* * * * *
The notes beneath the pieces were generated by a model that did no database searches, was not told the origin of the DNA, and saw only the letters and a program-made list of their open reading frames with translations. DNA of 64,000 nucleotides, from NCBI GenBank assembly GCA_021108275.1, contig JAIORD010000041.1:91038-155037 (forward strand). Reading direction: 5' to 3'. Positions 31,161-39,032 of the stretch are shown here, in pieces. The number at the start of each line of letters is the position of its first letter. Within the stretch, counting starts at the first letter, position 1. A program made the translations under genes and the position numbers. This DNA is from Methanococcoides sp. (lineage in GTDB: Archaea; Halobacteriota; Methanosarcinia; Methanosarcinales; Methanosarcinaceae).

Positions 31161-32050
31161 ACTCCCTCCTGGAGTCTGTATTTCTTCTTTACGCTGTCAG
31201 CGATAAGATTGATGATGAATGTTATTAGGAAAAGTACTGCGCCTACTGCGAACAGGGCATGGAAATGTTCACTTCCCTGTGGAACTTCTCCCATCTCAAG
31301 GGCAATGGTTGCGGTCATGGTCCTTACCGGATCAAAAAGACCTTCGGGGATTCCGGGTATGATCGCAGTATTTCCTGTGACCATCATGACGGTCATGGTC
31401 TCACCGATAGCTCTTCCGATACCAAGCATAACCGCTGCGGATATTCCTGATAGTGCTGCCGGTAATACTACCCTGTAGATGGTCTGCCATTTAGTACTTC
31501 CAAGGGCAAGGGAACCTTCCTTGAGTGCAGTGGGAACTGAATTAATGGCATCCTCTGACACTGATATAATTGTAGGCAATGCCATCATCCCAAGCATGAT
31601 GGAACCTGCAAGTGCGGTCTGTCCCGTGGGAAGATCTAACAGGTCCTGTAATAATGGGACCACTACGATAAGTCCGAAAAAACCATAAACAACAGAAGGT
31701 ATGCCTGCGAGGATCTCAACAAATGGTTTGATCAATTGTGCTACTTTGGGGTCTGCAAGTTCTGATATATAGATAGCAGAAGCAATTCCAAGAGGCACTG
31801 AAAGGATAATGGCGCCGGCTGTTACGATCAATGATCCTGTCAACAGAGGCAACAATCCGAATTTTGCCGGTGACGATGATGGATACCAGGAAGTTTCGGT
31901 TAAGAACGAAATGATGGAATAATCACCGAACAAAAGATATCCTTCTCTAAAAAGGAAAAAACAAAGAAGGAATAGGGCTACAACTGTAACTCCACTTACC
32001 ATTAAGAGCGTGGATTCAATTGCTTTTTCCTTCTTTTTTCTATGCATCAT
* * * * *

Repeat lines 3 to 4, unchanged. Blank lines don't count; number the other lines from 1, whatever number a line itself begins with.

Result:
31161 ACTCCCTCCTGGAGTCTGTATTTCTTCTTTACGCTGTCAG
31201 CGATAAGATTGATGATGAATGTTATTAGGAAAAGTACTGCGCCTACTGCGAACAGGGCATGGAAATGTTCACTTCCCTGTGGAACTTCTCCCATCTCAAG